Diabetes kidney disease may cause hypertension.  A complication which develops in some people with diabetes is called diabetic nephropathy. In this condition the kidneys are damaged which can cause high blood pressure. This is more common in people with type 1 diabetes but can also occur in persons with type 2 diabetes.  


Peripheral Arterial Disease (PAD)

PAD, is a disease of the blood vessels. The arteries supplying blood to the limbs get blocked and usually affects one or both legs but it can also affect the arms or "peripheral" body organs (that is, any organ other than the brain, the heart, or the lungs).

Atherosclerosis, the thickening of the walls of the arteries due to cholesterol-filled plaques, is usually the cause of PAD which on occasion can occur suddenly when a blood clot formed in the heart or in another blood vessel breaks off and wedges itself in a smaller artery. 

Many people do not know that they have a problem.  They may think that they only have back or muscle pain-related problems, when in fact, they could have PAD. The most common symptom is cramping, pain or tiredness in the leg or hip muscles while walking or climbing stairs. Typically, this pain goes away with rest and returns when you walk again.  Other symptoms include:

  • Muscle pain in buttocks, calf, leg, or back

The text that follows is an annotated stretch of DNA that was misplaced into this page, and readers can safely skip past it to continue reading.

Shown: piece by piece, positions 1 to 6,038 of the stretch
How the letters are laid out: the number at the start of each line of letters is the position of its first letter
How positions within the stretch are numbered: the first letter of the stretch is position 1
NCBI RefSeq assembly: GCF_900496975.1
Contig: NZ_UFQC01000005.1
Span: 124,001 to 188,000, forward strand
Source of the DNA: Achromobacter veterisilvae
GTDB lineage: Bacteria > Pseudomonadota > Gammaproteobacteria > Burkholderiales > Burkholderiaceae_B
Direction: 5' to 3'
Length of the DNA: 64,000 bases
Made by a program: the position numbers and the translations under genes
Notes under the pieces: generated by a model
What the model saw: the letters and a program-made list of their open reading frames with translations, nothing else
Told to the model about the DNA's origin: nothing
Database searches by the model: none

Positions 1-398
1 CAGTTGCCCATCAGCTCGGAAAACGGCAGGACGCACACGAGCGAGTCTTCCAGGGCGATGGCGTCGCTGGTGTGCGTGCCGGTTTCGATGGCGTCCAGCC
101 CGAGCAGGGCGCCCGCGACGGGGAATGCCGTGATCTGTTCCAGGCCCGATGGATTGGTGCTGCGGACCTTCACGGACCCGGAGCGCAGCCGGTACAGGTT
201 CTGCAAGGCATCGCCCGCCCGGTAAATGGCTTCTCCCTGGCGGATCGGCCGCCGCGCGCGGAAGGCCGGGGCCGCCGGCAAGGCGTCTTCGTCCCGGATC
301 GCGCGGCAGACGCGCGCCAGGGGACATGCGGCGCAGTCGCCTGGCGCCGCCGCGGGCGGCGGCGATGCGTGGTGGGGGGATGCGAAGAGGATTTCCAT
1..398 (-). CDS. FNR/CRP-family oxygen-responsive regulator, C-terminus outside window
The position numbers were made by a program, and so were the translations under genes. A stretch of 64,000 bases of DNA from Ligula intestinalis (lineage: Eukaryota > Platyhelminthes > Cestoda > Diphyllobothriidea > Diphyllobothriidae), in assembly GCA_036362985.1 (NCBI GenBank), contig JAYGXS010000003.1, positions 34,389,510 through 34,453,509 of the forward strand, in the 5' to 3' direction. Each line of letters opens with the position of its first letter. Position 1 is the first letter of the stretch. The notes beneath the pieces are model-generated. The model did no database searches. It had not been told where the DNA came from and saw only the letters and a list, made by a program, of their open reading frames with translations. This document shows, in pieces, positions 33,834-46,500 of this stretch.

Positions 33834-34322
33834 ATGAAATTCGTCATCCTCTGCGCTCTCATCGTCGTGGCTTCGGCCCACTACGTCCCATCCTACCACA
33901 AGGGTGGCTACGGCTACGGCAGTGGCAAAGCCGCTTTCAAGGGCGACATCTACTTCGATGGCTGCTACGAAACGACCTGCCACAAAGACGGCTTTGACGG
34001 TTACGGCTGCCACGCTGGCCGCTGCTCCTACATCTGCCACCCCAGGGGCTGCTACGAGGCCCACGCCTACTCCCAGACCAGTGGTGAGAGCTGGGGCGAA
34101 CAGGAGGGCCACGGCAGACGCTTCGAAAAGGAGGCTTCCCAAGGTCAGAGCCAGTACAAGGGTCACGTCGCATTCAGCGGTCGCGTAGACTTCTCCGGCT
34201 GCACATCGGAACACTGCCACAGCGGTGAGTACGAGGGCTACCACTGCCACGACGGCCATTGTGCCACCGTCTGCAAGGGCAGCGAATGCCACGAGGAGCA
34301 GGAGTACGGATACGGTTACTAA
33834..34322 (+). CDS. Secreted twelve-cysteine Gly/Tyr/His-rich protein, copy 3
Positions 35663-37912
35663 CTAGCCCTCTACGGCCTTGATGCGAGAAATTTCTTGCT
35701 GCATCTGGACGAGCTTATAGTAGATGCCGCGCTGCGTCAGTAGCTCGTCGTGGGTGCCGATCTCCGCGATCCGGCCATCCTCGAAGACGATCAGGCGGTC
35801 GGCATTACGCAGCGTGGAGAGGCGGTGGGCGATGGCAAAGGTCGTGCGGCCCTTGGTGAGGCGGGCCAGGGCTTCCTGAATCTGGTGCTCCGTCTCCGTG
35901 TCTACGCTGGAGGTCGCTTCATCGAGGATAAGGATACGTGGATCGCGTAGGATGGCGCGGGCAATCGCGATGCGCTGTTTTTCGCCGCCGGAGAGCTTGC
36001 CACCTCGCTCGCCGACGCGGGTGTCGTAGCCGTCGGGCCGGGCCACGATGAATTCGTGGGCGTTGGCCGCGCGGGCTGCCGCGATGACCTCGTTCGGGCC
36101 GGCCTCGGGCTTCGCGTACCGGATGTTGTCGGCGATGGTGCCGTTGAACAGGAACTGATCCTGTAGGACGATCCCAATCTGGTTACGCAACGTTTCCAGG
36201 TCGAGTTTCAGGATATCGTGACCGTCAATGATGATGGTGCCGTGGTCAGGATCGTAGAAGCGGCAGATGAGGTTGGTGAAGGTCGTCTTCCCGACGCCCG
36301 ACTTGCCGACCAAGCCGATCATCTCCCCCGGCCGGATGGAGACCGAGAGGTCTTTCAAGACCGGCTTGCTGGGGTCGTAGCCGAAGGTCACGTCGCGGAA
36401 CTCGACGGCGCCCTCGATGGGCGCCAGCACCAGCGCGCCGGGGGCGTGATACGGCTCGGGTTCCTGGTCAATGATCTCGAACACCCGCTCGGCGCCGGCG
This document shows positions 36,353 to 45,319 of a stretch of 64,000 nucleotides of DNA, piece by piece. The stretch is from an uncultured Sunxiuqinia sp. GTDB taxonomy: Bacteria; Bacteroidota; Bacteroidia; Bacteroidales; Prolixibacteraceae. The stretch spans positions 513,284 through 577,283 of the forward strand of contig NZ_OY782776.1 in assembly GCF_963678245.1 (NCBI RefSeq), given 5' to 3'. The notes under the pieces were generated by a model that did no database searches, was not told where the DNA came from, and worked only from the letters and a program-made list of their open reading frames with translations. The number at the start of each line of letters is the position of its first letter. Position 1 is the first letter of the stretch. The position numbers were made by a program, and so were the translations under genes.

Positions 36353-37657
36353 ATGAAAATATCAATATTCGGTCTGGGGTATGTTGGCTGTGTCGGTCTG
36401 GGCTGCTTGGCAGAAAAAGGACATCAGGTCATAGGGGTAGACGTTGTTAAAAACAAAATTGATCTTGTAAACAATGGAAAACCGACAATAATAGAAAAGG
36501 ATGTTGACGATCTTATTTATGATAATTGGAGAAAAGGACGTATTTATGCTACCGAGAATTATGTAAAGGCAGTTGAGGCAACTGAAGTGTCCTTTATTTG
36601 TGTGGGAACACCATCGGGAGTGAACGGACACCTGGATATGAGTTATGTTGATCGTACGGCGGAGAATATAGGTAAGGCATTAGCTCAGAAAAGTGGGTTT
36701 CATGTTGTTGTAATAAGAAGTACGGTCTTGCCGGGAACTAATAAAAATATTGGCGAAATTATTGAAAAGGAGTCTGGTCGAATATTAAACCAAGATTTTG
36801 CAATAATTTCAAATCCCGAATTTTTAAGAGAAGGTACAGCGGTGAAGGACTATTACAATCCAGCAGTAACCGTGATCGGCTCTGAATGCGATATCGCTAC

• Slight pain or tingling in legs
  • Pain that worsens with movement and exercise
  • Foot or leg pain at rest  

Approximately 75% of all persons with PAD do not have any symptoms; those that do usually mistake them for something else. PAD affects both men and women but men are more likely to experience symptoms than women. If you have diabetes, you are at risk for developing PAD.  

When the parts of the body no longer being fed by the blocked blood vessels, organs and tissues don't get enough oxygen and nutrients. This causes damage and tissues ad organs can die if blood flow doesn't improve. Without treatment a person could lose a leg or die, and PAD can lead to gangrene (tissue death) and amputation.  Persons with PAD may also experience angina and are at increased risk for stroke.

 

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Page Updated 03/23/2006